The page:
BRISBANE, Queensland, Australia (Nov. 17, 2010) -- With a squad of 14 robots that worked together autonomously in a complicated mapping exercise, the University of Michigan's team won the inaugural Multi Autonomous Ground-robotic International Challenge in Australia.

MAGIC 2010 was a joint initiative of Australia's Defence Science and Technology Organisation and the U.S. Army Research, Development and Engineering Command's Tank Automotive Research Development and Engineering Center, known as TARDEC. The competition spanned more than two years with a stated goal of furthering the development of robot teams that could operate autonomously in dangerous situations, keeping Soldiers out of harm's way.

With the win, Team Michigan and partner SoarTech earned a grant of $750,000. Earning second place and a $250,000 grant was the team from the University of Pennsylvania. Team Reconnaissance and Autonomy for Small Robots - RASR - from Gaithersburg, Md., earned $100,000 for third place.

TARDEC Director Grace Bochenek made the announcement during the biannual Land Warfare Conference in Brisbane earlier this week.

"Behind Team Michigan's robots was an amazing group of students who spent countless hours building, programming and testing the entire team of robots - and they also dealt with the formidable logistical challenges of putting everything together and shipping it 10,000 miles away," explained Assistant Professor Edwin Olson, team lead from the Electrical Engineering and Computer Science Department at the University of Michigan. "MAGIC 2010 gave us a chance to show that our research translates to the real world."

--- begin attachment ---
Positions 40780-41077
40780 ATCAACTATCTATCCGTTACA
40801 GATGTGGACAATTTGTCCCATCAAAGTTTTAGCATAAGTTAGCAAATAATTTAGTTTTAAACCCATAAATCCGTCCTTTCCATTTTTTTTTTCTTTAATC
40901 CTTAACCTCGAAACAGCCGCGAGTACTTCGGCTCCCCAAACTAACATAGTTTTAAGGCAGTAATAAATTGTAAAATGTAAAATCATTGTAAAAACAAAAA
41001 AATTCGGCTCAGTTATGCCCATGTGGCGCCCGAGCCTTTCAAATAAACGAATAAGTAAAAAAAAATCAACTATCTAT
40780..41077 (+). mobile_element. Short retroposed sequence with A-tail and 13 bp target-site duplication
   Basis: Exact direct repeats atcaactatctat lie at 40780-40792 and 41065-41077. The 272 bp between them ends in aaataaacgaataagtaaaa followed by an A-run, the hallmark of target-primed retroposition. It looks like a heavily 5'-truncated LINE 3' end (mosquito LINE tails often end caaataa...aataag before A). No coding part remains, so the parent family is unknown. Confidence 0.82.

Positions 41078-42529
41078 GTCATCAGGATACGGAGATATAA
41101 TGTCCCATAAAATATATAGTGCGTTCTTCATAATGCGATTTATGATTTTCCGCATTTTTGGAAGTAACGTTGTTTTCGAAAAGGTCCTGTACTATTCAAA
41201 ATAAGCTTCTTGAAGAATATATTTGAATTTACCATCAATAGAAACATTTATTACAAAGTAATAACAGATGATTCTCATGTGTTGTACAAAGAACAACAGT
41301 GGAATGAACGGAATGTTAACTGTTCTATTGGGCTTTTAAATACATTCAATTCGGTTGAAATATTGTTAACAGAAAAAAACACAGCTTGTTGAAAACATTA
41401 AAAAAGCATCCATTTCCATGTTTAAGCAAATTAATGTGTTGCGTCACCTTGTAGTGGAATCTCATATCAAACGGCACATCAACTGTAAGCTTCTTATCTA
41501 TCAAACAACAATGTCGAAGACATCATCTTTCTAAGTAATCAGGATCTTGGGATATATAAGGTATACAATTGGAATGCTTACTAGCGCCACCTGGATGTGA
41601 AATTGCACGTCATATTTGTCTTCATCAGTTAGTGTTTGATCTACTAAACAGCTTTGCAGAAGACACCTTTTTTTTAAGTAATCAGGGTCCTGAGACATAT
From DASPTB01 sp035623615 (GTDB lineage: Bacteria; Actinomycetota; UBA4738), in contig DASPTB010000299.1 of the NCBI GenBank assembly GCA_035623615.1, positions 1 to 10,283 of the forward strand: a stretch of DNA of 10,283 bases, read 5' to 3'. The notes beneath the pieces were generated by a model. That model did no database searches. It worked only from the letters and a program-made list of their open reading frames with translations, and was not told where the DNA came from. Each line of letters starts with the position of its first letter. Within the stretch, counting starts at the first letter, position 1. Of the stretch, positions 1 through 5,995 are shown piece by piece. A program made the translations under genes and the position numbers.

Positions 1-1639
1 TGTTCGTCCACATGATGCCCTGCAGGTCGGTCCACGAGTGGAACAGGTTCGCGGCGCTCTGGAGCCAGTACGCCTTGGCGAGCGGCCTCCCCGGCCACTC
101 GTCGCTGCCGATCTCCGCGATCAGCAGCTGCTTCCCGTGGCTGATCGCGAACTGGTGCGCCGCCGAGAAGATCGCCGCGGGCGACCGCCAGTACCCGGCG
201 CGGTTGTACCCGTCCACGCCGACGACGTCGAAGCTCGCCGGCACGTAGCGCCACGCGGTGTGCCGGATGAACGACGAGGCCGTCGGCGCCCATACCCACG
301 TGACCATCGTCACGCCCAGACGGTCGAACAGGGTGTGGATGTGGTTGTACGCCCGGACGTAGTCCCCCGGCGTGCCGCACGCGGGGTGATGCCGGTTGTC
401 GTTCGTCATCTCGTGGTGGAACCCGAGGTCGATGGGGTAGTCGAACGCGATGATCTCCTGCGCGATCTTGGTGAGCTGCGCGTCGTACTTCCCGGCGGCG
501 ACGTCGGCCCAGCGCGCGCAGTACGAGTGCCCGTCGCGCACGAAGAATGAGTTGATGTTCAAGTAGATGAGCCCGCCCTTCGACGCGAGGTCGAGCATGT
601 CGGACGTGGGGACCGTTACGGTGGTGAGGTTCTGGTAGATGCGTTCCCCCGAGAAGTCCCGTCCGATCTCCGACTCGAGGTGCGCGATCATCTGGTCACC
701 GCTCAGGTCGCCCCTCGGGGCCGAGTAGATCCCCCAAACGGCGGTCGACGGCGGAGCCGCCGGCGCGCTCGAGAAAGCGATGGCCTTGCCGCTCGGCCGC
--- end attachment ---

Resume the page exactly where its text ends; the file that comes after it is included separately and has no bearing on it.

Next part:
Rounding out the top five teams that competed in the Grand Challenge last week at the Royal Showgrounds in Adelaide, South Australia, were teams Cappadocia from Ankara, Turkey, and MAGICian from Perth, Australia.

MAGIC 2010 featured some of the world's most ground-breaking robotics technologies as the teams deployed a total of 43 robots to navigate a 250,000 square-meter indoor and outdoor course over three-and-a-half hours. Teams were judged on a number of factors including the maps they produced and the time they took to complete three increasingly complex challenge phases. Teams were penalized for the amount of time they manipulated their robots manually.

"The inaugural MAGIC 2010 competition brought together top robotics researchers from around the world to push the boundaries of ground robotics," Bochenek explained. "The work accomplished in terms of a team of robots working together will directly benefit our Soldiers now and in the future."

Following the official MAGIC 2010 announcement, 23 teams submitted entries from around the world. The five teams from the United States, Turkey and Australia were selected by the U.S. and Australian defense departments after a two-phase elimination.

"This was an outstanding competition and I have been blown away by the technologies these teams demonstrated," explained TARDEC's Jim Overholt, the Army's senior research scientist for robotics. "I am sure we will look back upon MAGIC 2010 as a watershed moment for our Soldiers."

Headquartered at the Detroit Arsenal in Warren, Mich., TARDEC is the nation's laboratory for advanced military automotive technology.